COLLOSEUM II – “Wardance” – (RCA, 1977) – When you hear the name Gary Moore, chances are you think of his more recent forays into the blues (which have gotten a tad repetition, in my opinion) or his days in and out of the Thin Lizzy line-up. That’s really natural because they’re the aspects of the brilliant Irish guitarist’s career that have been the most publicized. Even his solo rock years, involving such cool records as “Victims Of The Future” were rated much higher across the pond than on these shores. Even less in the “ink” is the short period during which Gary delivered his best guitar work and was part of one of the most musically devastating units of all-time. COLLOSEUM II was a true band of virtuosos who recorded 3 LP’s in the late ‘70’s. The style was a mindboggling amalgamation of jazz fusion, metal and progressive elements, similar (but, at times, even better than) more known outfits like Return To Forever and Mahavishnu Orchestra. The highpoint of COLLOSEUM II’s short life-span was the awesome 1977 record, “Wardance,” featuring the line-up of Gary Moore – guitar & vocals, John Mole – bass, Jon Hiseman – drums and Don Airey – keys (the latter being someone who would cross paths with Moore…er…more than once in his career). In short, the album is one that should be owned by, yes, any music fan! If you can imagine the tightest bunch of rock players ever assembled attacking brilliantly-written jazzy-yet-heavy & intricate compositions, you’ve got it. Songs like “Wardance,” “Put It This Way” and “Star Maiden / Mysterioso / Quasar” are killer musicianship beyond anything! Not “metal” in the strictest sense, but any metaller (or anyone else!) with an open mind will be blown away by “Wardance.” 10/10 War Furor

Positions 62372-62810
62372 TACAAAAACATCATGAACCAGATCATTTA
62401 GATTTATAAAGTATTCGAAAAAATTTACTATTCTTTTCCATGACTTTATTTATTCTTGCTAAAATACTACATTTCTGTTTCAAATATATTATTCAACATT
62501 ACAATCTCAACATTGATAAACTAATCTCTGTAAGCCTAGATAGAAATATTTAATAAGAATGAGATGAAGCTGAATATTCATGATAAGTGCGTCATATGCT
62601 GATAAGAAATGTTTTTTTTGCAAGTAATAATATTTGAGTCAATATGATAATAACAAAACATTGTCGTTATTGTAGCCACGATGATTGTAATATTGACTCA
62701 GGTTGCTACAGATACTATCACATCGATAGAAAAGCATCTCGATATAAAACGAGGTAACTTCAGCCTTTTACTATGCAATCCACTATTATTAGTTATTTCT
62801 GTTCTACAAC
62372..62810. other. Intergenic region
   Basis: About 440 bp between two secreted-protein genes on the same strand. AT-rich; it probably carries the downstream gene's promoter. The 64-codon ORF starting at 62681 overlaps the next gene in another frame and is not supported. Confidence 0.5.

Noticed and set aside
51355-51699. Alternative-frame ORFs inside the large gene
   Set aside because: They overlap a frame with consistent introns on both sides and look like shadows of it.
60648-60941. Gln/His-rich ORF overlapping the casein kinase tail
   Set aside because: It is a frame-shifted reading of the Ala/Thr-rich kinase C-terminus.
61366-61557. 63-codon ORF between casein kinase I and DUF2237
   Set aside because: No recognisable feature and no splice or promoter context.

NOTE: Also recommended is COLOSSEUM’s “Electric Savage” LP, of similar style, just not quite as crazy-good. Not so focused is the band’s prior LP, “Strange New Flesh,” nowhere near as intense, making it a “for collectors only” item. If you check out COLLOSEUM II and like what you hear and, for whatever reason, have been living on another planet and have never heard it, investigate RETURN TO FOREVER – “Romantic Warrior.” It features Al DiMeola on guitar and is more godly stuff in the same vein.

Wednesday, July 8, 2009

Mugging In Detroit

THE MUGGS – “On With The Show” CD ’08 (Private, US) – Damn it, I shoulda paid attention! I knew Mrs. Bernard was right! Mrs. Bernard was my 5th grade teacher. She is no longer with us, God rest her soul, as I heard of her demise a few years ago in a local news article about the soup company she (post teaching career) and her son had run. She was a hard-ass, she screamed & yelled and scared the living shit out of every one of us piss-ass 5th graders but damn if she wasn’t right. If there was something she said 1000 times, it was “Pay attention!” “PAY ATTENTION!!!” But did I? No. Last year, a guy I should listen to, a guy who knows music told me his favourite disc of the year was “On With The Show” by THE MUGGS. This was not just some fluke who came & went but a dude who’s listening was known to include ’70’s hard rock hierarchy like Marcus, Target, Poobah, etc. But I basically blew him off! Why? Who friggin’ knows, maybe I thought the band name was silly, but I should know better than that, right? Anyway, all the sudden not long ago, an email shows up in the ol’ Realm-box saying “THE MUGGS have added you as a friend on Myspace.” Hmm…wasn’t that the band…yeah, yeah…and I jotted ‘em a note. Sure enough a few days later, this piece of plastic by Detroit’s self-proclaimed “ugliest band in the world” came sliding into my mailbox and…well, let’s just say it hasn’t left the player since.